Dual WAN - Cellular Only - Components, options, experience?

There are a couple of 2014 topics that discuss cellular failover options … routers with USB ports for cellular modems; but I’m hoping for a little help with the “latest” options.


  1. Two cellular internet plans for reliability reasons (home is located in an area with flaky internet service; the cost of having two plans is worth the redundancy). No contract plans are best, since we may experiment to find the most reliable.

  2. The least expensive wired router with reliable failover and/or dual-active WAN connections. Most routers seem to have only 1 USB connection, yet some have multiple WAN-ethernet ports, so …

  3. Ethernet (not WiFi) capable cellular modems. It seems overly complicated to bridge a MiFi or similar WiFi modems to physically connect it to the each WAN Ethernet ports on the router.

  4. Is 3G speed sufficient? Due to the remote location, 4G / LTE may be difficult to lock onto.

  5. Has anyone calculated the monthly data requirements for SmartThings (per device?, I guess). This is mostly for a remote security monitoring system.

  6. Video monitoring could be limited to local storage + occasional emailed snapshots; but this is an extra data calculation.

  7. Lights out operation for extended periods (i.e., the cellular WAN connections should self-reset / login, etc.). Don’t need a lot of fancy router options (VPN, own WiFi, etc.), but reliable failover is highly desired so that the alternate WAN can be used to diagnose and reset the primary WAN and vice versa.

Please pardon the vague requirements. I’ve found bits and pieces for this solution, but would like to optimize the configuration for cost / reliability balance.


Peplink Balance 30 ftw! Solid.

Thanks… I think the 20 might be sufficient (2 WAN connections vs. 3, right)?
But what types of Cellular Modems to use … I seem to find mostly WiFi or USB only … not ethernet like the WAN ports that the Peplink uses. I’d like to avoid extra bridging, of course…


I posted that from the grocery store line while bored.

It looks like all the Peplink models only have one USB modem port. I missed two cellular modem requirement you listed. Here’s the peplink comparison. http://www.peplink.com/products/balance/model-comparison/. That links to supported 3g/4g modems http://www.peplink.com/modem. Pretty much all.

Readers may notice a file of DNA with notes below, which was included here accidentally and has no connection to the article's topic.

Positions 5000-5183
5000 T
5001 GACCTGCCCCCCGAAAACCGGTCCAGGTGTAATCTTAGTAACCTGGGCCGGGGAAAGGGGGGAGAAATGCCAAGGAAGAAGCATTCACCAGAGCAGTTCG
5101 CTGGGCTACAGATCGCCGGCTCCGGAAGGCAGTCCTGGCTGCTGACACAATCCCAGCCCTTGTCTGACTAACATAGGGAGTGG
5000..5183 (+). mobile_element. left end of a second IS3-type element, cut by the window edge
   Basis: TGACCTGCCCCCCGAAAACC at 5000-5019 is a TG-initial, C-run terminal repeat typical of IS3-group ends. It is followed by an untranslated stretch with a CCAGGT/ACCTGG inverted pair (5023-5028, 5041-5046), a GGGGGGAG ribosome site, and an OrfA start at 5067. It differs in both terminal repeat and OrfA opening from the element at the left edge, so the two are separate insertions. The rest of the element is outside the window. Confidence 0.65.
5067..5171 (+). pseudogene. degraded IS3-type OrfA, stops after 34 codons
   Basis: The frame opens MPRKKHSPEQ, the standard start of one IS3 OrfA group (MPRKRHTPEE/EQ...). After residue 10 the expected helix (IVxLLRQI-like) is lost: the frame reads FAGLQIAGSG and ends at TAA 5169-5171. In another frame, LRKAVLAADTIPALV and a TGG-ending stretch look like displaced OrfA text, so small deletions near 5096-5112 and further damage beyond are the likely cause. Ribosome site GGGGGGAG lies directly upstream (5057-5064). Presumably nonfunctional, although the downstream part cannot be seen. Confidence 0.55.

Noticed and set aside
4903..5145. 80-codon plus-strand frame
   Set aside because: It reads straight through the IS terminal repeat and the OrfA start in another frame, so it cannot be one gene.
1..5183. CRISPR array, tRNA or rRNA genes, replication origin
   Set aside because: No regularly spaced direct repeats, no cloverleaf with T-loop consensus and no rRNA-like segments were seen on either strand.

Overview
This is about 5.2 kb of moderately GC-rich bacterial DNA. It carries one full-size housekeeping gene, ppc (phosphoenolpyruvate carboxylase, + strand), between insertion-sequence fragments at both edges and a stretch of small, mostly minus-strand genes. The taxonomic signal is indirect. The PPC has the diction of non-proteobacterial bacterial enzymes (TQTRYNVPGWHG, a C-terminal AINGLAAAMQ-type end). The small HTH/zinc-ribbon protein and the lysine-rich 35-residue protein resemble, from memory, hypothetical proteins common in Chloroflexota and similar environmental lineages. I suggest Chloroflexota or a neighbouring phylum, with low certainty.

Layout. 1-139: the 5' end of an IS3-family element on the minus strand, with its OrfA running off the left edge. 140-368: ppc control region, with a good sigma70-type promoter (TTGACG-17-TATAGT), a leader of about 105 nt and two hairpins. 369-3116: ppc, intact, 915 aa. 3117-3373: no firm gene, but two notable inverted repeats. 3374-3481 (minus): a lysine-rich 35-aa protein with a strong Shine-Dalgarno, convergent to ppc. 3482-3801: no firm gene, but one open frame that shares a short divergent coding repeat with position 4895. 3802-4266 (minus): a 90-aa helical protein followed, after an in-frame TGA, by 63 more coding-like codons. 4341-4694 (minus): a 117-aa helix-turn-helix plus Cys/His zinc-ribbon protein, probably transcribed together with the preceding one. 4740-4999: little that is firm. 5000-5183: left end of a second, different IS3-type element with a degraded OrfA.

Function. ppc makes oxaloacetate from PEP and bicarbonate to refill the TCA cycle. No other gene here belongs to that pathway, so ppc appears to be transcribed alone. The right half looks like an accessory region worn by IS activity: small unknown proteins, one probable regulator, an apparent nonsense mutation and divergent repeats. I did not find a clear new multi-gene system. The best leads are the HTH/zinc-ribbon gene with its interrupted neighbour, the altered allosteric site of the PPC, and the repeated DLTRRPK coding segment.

I just posted that because the Peplink ended up being one of the most reliable purchases I’ve made. The fail over from WAN cable ISP to mobile is nearly instant/configurable. The logic smart, firewall and options are tops. It’s like commercial quality, never fails.

I use Verizon 4G LTE USB Modem 551L as my backup ISP. 3 out of 5 bars on 4G connection. 18 Mbps down, 4.7 Mbps up. A great solution for a connected home. Our cable ISP had a lot of problems until late January after the neighborhood joined together and escalated to the state Attorney General.

I have my wireless router in AP mode plugged into one of the Peplink LAN ports. Consumer grade routers don’t usually have great firmware so everything become more reliable after I started using the Peplink as the primary router. The auto fail over to 4G is just icing on the cake for a connected home with ST, Nest, MyQ, Z-wave locks and cameras etc.

I have my Blue Iris record on motion video upload to Google Drive instantly. It uses a couple G of data on windy or busy days. If I had an extended outage I would disable that autobackup to avoid going over our verizon data plan. We already have a family plan and work pays for part of it. So we have the new double data for same price Verizon 10G plan, so I have lots of headroom. Emailing images on motion capture would be the way to go with full mobile ISP.


I use https://www.pfsense.org/

It can use whatever connection type you want. I have 3. Local WiFi ISP, DSL, and LTE. I can use them all at once, but I have the LTE set as a fail over most of the time. It’s not an out of the box solution, but I had mine up and running within an hour the first time. It’s been very reliable for me and they have a great community behind them.

Very flexible, but expensive, no?

The Peplink is $250 vs. The recommended pfsense hardware at $469…